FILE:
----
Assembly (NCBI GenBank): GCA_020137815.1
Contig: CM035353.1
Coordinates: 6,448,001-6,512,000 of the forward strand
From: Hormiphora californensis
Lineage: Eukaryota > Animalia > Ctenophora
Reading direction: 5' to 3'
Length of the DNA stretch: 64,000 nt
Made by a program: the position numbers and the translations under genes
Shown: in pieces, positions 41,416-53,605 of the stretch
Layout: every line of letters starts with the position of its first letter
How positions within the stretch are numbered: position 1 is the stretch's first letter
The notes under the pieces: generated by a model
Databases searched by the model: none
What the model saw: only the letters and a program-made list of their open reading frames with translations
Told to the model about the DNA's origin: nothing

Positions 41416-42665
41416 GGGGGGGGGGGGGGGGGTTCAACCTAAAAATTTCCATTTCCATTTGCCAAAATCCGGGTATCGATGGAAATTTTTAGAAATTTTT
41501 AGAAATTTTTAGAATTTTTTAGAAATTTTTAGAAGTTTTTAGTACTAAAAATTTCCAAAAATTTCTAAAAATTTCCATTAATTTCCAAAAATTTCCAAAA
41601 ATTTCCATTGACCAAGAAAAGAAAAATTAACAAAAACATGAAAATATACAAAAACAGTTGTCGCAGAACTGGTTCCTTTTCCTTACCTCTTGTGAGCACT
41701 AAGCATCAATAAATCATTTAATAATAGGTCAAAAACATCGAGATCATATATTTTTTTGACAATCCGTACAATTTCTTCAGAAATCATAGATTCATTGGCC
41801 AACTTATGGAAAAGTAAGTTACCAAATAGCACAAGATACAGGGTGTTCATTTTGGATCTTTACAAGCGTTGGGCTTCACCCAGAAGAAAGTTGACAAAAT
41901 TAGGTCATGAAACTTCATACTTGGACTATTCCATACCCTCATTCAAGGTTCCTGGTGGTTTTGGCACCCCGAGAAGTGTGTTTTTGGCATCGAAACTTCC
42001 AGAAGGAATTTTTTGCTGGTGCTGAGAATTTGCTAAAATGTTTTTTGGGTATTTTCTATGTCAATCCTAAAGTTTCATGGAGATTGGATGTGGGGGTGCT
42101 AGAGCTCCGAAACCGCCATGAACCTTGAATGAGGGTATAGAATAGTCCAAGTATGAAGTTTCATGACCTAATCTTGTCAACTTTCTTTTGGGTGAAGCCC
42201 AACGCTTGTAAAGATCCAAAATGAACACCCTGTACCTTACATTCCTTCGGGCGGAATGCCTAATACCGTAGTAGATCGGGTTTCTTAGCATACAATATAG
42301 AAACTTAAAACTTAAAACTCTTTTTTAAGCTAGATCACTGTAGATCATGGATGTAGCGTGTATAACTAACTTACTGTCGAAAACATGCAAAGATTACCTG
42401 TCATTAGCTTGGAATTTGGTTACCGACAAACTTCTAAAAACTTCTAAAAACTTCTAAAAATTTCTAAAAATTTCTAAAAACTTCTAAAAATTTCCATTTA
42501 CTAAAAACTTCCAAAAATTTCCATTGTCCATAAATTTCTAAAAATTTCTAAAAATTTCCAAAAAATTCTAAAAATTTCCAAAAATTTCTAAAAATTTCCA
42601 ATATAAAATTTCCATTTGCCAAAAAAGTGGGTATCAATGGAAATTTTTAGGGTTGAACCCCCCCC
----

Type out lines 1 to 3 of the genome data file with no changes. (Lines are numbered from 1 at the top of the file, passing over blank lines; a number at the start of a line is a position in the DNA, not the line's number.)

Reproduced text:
Assembly (NCBI GenBank): GCA_020137815.1
Contig: CM035353.1
Coordinates: 6,448,001-6,512,000 of the forward strand